Surrogates (2009, Bruce Willis) combines several technologies together for its pretense.

~ There are android robots.
~ These androids are humanlike enough that people don’t freak out when interacting with them. (They’re still easily recognized as robots)
~ An android can be controlled remotely by its owner (probably through an internet connection)
~ The interface for controlling the android is natural and intuitive, and immersive enough that some people even like having robot sex with other people’s robots.

These remote-control, human-like robots, called surrogates caught on much like cell-phones, so pretty much everyone has one (except counter-cultural Luddite weirdos). And everyone pretty much surrogates around (yes, that’s now a verb) and lives their life from the safety of their respective homes. A surrogate crosses the street so you don’t have to!

It’s an okay movie with some interesting ideas.

So in Surrogates there’s a part where Special Agent Tom Greer’s Surrogate (Willis) has been destroyed, so Greer (scruffy Willis) has to go out into the real world in the flesh to pick up groceries and continue investigating crime. Only now he’s in his own body and he’s really aware he can get hurt. So after years of surrogating, every passing car, every pedestrian whipping by, every strange noise is intensely visceral and alarming.

I’ve been there.* I’m kinda there right now. I’ve grown so used to having a cell phone that I feel naked and exposed and out of contact without it.

Here’s what happened: My prior cell-phone provider went out of business and gave us about a week’s notice (ending tomorrow!) I got a new provider and installed everything yesterday. But it hasn’t activated yet. I hope it’s not some technical error that’s going to take a week or three to solve.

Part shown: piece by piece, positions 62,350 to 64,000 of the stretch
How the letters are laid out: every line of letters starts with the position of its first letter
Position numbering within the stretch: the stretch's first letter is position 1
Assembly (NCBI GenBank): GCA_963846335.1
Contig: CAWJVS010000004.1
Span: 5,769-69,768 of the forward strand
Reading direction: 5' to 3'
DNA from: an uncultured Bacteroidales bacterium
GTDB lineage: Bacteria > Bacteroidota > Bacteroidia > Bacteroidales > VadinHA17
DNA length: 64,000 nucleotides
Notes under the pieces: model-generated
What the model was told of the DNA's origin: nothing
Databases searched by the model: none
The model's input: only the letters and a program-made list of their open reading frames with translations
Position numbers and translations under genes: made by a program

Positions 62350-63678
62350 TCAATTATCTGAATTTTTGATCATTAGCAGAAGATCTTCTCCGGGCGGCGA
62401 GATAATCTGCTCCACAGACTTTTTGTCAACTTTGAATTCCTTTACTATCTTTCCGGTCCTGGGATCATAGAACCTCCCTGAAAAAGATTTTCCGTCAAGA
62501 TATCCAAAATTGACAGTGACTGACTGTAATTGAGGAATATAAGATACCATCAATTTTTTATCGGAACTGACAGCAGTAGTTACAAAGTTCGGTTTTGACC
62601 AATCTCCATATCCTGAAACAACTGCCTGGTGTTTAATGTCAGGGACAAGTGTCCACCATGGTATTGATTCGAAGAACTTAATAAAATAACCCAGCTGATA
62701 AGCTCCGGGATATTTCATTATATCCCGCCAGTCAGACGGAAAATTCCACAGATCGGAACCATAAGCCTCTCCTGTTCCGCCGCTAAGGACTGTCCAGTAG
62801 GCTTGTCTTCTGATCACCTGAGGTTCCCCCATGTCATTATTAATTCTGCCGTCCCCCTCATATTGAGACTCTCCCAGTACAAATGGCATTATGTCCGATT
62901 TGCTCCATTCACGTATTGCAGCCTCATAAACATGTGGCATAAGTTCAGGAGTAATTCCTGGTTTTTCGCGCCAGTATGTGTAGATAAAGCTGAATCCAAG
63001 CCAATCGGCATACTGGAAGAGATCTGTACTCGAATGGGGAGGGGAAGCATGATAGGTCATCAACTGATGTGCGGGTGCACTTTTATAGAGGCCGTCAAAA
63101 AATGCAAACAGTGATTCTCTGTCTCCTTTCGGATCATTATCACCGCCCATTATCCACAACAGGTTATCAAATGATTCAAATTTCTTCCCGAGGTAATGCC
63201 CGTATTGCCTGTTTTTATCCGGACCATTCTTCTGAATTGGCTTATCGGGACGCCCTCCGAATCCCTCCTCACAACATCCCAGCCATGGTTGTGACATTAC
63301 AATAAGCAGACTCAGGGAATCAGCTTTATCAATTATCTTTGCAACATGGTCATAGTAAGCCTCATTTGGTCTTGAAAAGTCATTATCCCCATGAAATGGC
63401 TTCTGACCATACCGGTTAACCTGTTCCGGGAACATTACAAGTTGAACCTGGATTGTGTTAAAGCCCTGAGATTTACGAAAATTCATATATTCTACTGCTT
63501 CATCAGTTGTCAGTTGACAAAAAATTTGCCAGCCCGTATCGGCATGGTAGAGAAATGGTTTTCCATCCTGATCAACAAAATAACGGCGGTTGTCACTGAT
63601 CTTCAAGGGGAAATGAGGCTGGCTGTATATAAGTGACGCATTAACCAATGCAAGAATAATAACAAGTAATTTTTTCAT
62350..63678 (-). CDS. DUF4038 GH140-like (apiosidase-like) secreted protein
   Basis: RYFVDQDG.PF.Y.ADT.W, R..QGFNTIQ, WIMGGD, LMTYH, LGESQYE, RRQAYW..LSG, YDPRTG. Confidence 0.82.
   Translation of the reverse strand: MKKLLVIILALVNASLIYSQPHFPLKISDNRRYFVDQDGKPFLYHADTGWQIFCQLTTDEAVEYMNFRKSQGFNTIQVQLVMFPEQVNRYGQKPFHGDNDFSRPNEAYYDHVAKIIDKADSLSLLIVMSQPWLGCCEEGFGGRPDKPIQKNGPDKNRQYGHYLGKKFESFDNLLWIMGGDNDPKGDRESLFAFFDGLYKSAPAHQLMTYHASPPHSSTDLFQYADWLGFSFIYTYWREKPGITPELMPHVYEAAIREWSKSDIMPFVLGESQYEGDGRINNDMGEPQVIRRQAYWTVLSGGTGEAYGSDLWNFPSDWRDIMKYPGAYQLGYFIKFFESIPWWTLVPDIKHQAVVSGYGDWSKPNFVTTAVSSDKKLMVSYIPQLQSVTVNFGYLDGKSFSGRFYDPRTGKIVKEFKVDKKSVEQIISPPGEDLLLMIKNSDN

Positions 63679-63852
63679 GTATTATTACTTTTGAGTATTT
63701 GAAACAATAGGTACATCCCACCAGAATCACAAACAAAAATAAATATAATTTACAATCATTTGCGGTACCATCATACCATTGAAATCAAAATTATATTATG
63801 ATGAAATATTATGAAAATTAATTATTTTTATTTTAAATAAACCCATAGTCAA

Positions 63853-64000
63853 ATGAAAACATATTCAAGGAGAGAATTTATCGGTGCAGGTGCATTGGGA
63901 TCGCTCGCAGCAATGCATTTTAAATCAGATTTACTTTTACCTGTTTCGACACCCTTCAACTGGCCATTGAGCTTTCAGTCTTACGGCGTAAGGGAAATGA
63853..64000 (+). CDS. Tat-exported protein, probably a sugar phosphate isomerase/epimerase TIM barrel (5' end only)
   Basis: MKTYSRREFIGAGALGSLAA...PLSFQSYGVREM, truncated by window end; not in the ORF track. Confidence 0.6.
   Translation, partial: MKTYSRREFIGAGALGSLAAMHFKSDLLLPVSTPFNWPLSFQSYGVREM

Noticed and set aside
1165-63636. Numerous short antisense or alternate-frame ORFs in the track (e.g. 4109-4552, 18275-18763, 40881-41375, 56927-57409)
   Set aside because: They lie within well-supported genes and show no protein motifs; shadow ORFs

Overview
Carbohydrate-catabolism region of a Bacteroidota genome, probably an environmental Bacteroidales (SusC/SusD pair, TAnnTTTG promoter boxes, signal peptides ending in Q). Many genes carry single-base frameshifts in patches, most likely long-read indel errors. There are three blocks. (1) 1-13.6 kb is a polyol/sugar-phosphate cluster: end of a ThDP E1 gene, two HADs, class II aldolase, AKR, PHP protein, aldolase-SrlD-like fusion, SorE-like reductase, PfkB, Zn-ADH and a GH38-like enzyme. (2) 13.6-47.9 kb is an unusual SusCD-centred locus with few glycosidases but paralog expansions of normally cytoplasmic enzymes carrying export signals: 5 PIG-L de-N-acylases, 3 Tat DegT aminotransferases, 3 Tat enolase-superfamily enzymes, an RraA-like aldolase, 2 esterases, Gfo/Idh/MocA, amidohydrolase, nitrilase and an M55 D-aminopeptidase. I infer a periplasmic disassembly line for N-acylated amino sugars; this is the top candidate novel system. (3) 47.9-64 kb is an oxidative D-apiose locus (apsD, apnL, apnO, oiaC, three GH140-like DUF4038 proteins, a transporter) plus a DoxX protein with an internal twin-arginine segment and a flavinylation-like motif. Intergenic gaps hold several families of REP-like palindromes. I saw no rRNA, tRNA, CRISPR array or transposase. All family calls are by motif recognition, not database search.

Giving the new guys the benefit of the doubt, I expect the old guys are being apathetic about assisting evacuees, especially if they’ve already laid a lot of people off. So I’m waiting for them to free up my phone number so the new guys can activate it. Allegedly it can take a couple of days.

In the meantime, I’m connected when I’m at home or a cafe lends me some WiFi love, but when I’m in the in-between, on the streets and in transit, I’m all alone with no phone and no SMS and no internet.

In Surrogates the inventor of the surrogate tech feels that it’s made human beings worse for all their surrogating. He opines that humans have gotten soft and squishy and stay safe, but they don’t get out to breathe the air and look at trees and keep their eyes to the frontier like real men should. I think this was supposed to be a Luddite tech-is-bad message which I think is too generalizing.** But I may be giving a summer sci-fi blockbuster too much credit. Still, at this point a question is raised: Am I too dependent on my sweet, sweet smartphone?

Realistically, I missed these things even before I had them. In the era of land-lines and pay-phones, I would become terribly anxious being late for an engagement and having no way to forewarn people. Transit delays would drive me batty, partly due to co-workers and managers who did not forgive lateness even due to light-rail failures on the news.

It’s not just me. Society was different for the lack of connection. Prior to cell phones, it was customary (among my colleagues and I) to assume that an hour was officially late (not merely transit delays), and two hours was a wash (It’s time to go home. Someone flaked or landed in the ER).

It’s actually refreshing nowadays that anything more than fifteen minutes late is generally forewarned by a phone call or a text. For those friends of mine who are particularly fastidious about time (or enjoy the anticipation of my arrival) I can text my waypoints so they know where I am and if I’m suffering delays, where and what that’s all about.

So, really, no, it’s a good thing that we’re all connected now. I got a cell phone as soon as one became affordable. And then my primary cause for getting internet-in-transit was to check real-time public transit routes.